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Empty Council owned Castlegate property – future still uncertain

29 Castlegate, which is located next to Fairfax House, and is owned by the City of York Council continues to be left empty.
29 Castlegate

Hopes that the property might be purchased by the York Conservation Trust have disappeared following a change of Chief Executive. They had been expected to purchase the iconic building for around £431,000. The discounted sale price was justified in 2017 by claims that significant repair works were needed.

At the same time, the York Civic Trust said that they were set to lease the building with an investment of £2.8 million to be made, as part of an expansion of activities at Fairfax House.

It became clear 6 months ago that the York Civic Trust had suspended their plans.

The building – which also benefits from a valuable showroom frontage onto the Coppergate Shopping Centre – was used for many years as a photographic gallery. When the gallery moved to Bradford, the Council allocated the space to be used as a youth advice centre.

In 2012 the, then Labour controlled Council, commenced negotiations to move the youth facilities elsewhere. The proposal was widely condemned.

The building has remained empty for over 3 years. Potentially this has cost the Council tens of thousands of pounds in rent and rates income.

Addressing the problems with empty Council owned properties should be a top priority for the new administration when it is elected this week. Too many expensive, high profile, properties like 29 Castlegate and the Guildhall have been left to rot. In future York Councillors must insist on receiving an “unused asset” report on a regular basis. It needs to be transparent.

If the Civic Trust deal on Castlegate has fallen through, then the property should either be leased or sold on the open market.

Because of its prestigious location there is likely to be a lot of interest.

This might include bringing part of the building back into residential use.  With apartments at the nearby fire station site selling for over £700,000 each, the opportunities at this address will be obvious to many developers.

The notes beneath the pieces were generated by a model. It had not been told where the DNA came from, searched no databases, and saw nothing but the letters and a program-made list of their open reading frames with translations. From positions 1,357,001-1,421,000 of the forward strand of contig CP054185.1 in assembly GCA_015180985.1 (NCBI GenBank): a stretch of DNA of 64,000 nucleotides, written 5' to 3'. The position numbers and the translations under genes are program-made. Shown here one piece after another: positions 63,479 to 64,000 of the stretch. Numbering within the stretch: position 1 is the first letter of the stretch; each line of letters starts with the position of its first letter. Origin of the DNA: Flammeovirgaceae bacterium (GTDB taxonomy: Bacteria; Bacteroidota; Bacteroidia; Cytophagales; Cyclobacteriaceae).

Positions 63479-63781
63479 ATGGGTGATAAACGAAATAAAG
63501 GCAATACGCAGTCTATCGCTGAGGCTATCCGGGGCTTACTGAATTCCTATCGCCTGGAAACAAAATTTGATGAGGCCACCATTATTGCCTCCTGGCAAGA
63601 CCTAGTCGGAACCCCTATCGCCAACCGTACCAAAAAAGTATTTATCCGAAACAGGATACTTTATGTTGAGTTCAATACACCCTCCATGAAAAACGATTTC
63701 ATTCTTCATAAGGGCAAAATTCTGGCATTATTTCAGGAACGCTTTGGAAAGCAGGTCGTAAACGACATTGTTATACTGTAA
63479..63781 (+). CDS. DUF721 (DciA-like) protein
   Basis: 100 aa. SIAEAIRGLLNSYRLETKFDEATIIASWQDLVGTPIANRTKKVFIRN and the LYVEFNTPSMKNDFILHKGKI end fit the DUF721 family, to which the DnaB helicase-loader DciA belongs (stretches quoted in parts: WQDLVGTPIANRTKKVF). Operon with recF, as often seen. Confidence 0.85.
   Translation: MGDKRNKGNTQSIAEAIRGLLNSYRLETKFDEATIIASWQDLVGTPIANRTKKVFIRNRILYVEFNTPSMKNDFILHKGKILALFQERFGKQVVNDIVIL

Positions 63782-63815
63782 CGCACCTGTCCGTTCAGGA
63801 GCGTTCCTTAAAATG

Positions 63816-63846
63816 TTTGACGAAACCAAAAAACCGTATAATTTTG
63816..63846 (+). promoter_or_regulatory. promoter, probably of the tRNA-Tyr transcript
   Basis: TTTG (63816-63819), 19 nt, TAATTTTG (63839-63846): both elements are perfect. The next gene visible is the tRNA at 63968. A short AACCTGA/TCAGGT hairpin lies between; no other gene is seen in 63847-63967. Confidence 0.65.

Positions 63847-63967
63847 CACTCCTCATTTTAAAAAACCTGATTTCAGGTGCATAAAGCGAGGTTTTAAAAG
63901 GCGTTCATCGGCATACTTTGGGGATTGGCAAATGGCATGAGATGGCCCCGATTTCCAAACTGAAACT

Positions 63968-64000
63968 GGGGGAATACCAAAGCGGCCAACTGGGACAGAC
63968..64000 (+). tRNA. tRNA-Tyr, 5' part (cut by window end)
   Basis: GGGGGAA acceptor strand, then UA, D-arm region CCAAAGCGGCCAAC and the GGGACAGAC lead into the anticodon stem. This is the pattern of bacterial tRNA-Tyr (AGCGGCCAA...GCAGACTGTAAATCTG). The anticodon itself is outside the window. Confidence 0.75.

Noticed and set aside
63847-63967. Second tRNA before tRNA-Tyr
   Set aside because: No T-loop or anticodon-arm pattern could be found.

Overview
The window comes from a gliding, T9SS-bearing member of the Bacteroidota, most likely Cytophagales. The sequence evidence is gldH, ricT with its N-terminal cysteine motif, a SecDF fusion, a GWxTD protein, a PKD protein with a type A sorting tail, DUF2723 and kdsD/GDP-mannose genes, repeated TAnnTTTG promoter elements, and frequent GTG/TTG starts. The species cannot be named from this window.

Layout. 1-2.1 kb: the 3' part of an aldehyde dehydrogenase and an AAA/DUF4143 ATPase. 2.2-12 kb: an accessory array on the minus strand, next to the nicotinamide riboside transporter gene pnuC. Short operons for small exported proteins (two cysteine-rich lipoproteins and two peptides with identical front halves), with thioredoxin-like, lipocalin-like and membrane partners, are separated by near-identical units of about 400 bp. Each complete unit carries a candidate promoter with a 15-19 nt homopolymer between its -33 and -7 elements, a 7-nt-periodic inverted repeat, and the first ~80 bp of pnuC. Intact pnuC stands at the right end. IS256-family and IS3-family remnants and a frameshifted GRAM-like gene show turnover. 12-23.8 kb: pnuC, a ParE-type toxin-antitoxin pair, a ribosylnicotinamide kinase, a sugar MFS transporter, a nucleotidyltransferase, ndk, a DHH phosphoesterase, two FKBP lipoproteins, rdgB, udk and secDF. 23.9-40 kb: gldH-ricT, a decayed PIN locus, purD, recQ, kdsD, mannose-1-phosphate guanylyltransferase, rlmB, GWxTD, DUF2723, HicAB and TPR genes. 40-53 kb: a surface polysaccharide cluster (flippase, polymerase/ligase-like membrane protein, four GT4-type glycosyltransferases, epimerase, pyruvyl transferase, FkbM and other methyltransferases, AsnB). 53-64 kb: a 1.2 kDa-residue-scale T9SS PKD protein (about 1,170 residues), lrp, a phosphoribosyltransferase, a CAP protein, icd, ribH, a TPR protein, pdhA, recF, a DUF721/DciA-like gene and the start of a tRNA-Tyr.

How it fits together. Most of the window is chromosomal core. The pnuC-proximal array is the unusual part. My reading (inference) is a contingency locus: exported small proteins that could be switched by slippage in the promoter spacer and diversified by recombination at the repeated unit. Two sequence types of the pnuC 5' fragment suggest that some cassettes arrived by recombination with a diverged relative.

Either way, something needs to be done quickly.

Castlegate sale – Now Council and Civic Trust have more questions to answer


Castlegate

As long ago as 2012 The Council started negotiations to move its youth facilities centre from premises in Castlegate. Various other locations were considered for the centre before the Castlegate building was declared surplus to requirements about 3 years ago.

The youth facilities were subsequently relocated to Sycamore House.

A series of email exchanges revealed the extent of the “behind closed doors” dealings that the then Labour controlled council had been involved in during 2012.

By April 2017 a Council report revealed that the empty building was worth around £575,000 on the open market.

The report then  went on to justify a sale to the York Conservation Trust for a reduced £431,000 claiming that major repairs were required.

The York Civic Trust promised a £2.8 million upgrade to the building and the adjacent Fairfax House (already owned by the Trust).

This would stimulate tourism for the general benefit of the City centre economy.

So, getting on for 2 years later, what progress has been made?

Very little it seems, with two peak shopping seasons having passed without what is a key location being exploited.

Taxpayers will want to be reassured that the deal, agreed nearly two years ago, is still on course to provide the benefits claimed by officials.

Council set to sell Castlegate property for £431,250

Castlegate

The former youth advice centre premises at 29 Castlegate are set to be sold to the York Conservation Trust for over £431,000.

The building was the centre of a controversy three years ago when the Council seemed to be set on moving the youth advice service to unsuitable premises at West Offices in order to force a sale.